Greatness and danger in police car computers
04 Sep 2008
Police Professional looks at the advantages and perils of mobile data terminals (MDTs) in American police patrol cars.
They are, in many ways, a dream of location services, context and data availability. Mobile data terminals (MDTs) allow officers in the field to look up vehicle license registration details, take reports and do other tasks without paper or slow voice communications back to the dispatcher. The location is constantly broadcast over a data network, right to the dispatchers’ screens. No more ‘anyone in the area’ calls; the closest available vehicle can be sent to a call seamlessly.
Steven Hoober is a senior interaction designer for Little Springs Design, an American company that specialises in the practice of user-centred design for the mobile industry.
“When the patrol car pulls into the police department parking lot at the end of an officer’s shift, it comes into range of a dedicated high-speed wireless network. The video filmed during the shift is automatically downloaded and indexed to location and other data known or recorded,” he said.
An MDT, for example, allows an officer to have a photograph of the registered owner of a vehicle sent to his device in around five seconds. But could all this access to information and communications be a hazard?
“While the risk of distracted driving while talking on mobiles is apparently very low, the danger from actually looking down at screens is much more immediate and obvious,” said Mr Hoober.
“Entering vehicle information on the move may improve safety by presenting the officer with critical information but it also presents a risk since the officer cannot be paying as much attention to driving or what is happening in the vehicle being pursued.”
And what about writing reports in the car? An extract from Is your patrol car going to kill you? by Jim Donahu, a police officer in Florida, reads: “A 30-year-old officer was sitting in his patrol car in the middle of a busy shopping centre parking lot, under a bright light. He was catching up on a couple of reports, using the patrol car's computer. Another vehicle pulled alongside the passenger side of his patrol car. The dirtbag driver levelled a shotgun at the unassuming officer and slaughtered him.”
Mr Donahu oversees a class on ‘technology and tactics’, which much like firearms training teaches officers not just the skills of hitting a target but when to use appropriate force.
“These classes are about how to use your technology as a tactical item,” said Mr Hoober. “How it influences your work and the implications of using computers, phones, radios and other technology for the job.”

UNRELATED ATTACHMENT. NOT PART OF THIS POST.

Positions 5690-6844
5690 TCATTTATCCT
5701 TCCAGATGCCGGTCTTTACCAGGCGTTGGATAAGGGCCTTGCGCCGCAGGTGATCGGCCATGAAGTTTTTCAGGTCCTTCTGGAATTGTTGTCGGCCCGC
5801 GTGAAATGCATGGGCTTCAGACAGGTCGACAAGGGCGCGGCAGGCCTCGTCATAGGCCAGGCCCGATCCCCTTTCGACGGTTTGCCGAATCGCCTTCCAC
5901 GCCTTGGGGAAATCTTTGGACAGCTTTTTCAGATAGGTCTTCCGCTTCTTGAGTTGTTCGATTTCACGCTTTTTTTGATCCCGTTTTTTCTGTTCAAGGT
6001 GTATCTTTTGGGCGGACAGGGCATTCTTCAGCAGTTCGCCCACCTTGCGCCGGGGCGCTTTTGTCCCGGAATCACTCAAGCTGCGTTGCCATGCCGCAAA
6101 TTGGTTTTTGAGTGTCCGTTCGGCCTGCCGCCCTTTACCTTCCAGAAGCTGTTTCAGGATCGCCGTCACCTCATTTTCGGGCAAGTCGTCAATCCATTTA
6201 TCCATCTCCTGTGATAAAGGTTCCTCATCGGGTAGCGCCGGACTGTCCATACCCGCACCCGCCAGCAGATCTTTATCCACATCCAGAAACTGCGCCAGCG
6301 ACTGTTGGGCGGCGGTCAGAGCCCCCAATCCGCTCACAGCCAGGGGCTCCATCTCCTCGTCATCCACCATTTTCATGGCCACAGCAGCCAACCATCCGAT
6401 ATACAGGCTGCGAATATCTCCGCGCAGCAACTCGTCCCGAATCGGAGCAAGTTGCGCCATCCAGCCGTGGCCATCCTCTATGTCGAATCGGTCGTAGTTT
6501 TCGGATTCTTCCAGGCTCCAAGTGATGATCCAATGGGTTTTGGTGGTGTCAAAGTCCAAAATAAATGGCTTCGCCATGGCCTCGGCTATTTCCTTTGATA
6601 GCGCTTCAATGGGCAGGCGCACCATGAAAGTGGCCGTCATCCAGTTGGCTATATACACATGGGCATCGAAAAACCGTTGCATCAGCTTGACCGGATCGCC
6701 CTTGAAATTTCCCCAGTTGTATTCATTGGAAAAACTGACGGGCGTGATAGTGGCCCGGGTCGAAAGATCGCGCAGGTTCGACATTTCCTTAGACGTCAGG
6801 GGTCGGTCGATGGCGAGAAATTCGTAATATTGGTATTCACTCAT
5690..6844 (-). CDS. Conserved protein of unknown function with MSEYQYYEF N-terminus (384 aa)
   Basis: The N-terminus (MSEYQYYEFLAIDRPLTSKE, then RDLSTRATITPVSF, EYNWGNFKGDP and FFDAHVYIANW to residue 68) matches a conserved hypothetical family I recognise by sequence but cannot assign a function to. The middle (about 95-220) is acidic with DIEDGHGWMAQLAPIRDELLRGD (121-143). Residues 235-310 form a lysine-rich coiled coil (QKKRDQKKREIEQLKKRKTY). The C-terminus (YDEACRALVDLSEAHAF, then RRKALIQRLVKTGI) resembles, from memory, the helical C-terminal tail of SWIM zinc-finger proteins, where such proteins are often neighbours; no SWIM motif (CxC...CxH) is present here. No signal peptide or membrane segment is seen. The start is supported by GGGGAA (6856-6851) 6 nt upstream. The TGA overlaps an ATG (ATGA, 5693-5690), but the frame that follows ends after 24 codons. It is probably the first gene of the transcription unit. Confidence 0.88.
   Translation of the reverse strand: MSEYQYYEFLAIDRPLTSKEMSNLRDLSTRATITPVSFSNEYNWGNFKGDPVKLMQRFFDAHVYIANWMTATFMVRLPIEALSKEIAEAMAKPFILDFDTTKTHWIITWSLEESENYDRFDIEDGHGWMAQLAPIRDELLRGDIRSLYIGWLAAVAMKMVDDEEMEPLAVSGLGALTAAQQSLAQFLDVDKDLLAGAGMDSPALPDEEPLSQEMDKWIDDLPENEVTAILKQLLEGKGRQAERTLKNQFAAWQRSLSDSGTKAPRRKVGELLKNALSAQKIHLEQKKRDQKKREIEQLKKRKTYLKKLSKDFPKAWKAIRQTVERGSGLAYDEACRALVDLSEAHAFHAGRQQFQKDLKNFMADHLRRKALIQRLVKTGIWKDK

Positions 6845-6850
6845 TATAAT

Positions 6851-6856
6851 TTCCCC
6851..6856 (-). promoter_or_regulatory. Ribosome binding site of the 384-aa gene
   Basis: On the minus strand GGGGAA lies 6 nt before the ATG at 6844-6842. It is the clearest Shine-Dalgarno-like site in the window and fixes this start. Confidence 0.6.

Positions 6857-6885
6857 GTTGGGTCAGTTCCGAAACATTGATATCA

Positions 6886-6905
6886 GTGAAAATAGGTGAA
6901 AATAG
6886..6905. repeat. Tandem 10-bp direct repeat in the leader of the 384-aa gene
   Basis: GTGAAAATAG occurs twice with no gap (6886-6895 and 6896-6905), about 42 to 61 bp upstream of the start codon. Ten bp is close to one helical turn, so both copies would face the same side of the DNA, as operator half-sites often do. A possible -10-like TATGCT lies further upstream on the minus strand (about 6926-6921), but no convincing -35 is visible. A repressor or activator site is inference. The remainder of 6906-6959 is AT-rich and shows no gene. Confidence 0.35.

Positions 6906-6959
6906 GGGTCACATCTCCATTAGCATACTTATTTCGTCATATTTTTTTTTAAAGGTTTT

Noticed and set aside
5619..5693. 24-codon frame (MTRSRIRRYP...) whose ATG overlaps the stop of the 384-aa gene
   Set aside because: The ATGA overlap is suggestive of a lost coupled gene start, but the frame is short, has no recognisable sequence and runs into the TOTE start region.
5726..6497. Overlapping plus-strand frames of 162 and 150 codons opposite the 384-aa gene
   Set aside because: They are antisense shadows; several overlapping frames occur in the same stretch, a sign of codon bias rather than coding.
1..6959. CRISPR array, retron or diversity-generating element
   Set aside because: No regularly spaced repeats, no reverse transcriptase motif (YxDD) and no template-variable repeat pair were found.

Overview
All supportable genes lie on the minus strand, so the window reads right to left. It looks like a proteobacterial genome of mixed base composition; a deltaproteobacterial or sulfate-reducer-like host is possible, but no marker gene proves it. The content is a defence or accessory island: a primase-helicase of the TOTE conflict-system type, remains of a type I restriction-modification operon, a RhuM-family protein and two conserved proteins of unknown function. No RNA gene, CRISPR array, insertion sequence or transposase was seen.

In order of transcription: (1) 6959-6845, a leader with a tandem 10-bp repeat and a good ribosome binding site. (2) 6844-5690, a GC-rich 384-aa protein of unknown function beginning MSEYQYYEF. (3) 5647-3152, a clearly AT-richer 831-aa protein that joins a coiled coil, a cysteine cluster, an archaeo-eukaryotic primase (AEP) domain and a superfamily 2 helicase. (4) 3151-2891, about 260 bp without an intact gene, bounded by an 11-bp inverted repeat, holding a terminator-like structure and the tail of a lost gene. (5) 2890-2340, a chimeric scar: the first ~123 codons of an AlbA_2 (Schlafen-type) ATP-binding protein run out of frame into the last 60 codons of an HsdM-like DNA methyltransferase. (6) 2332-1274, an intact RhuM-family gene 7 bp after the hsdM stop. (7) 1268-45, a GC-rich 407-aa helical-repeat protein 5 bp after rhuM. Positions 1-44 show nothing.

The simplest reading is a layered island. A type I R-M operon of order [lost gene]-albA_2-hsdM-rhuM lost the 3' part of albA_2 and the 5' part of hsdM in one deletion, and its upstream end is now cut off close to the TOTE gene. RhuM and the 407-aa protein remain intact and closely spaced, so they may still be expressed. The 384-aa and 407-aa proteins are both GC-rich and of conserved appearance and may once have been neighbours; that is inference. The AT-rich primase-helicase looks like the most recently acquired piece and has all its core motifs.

The trend, as in all industries, is to get more and more out of your workers, so it is typical for patrol officers to spend their downtime in the field writing reports. To write a cohesive report, said Mr Hobber, an officer must be focused, not looking up every 30 seconds to see what’s around them.
“It’s not just an issue of safety, but of getting good output from all facets of the officer. To that end, some departments do specifically encourage only note-taking in the field; reports are written after the shift, in the office.”
Mr Donahue teaches his students that when they do have to perform paperwork in their car, there are ways to alleviate the awareness issues: find a quiet spot, back the car against a wall or other obstruction, roll the windows down and turn down the radios. And park on gravel if at all possible.
Some of these issues, and solutions, did exist in paper-report days. But shouldn’t interactive systems be able to better assist and be able to improve the situation?
Mr Hoober said some of this does seem to be happening. Mission Police Department in Kansas City will be moving to a new system when its next fleet of vehicles arrive, with a smaller touchscreen and keyboard mounted just below eye level.
“They are on movable arms to provide access to the vehicle stereo and climate controls, as well as to make the typing position more comfortable, while staying well away from airbags and the driver's body in case of an accident,” said Mr Hoober.
“These sorts of improvements seem to be moving into the mainstream slowly. The software, and device interaction in general, is an entirely different field, also with wildly variable results.
“Most of the software started life as desktop data entry systems. Many are simply compressed to fit the smaller screens, and are therefore quite difficult to use. Important functions of the software, or the computer system itself (dimming, or night modes) are often difficult to access, or impossible to decipher without training.”
Mr Hoober said all of these are failures of basic mobile principles. Despite being vehicle mounted systems, the core concepts are the same: visual, contextual in presenting information and for inputting information, personalised and always switched on.
“These systems do some of this wonderfully, but generally fail on at least one critical area.”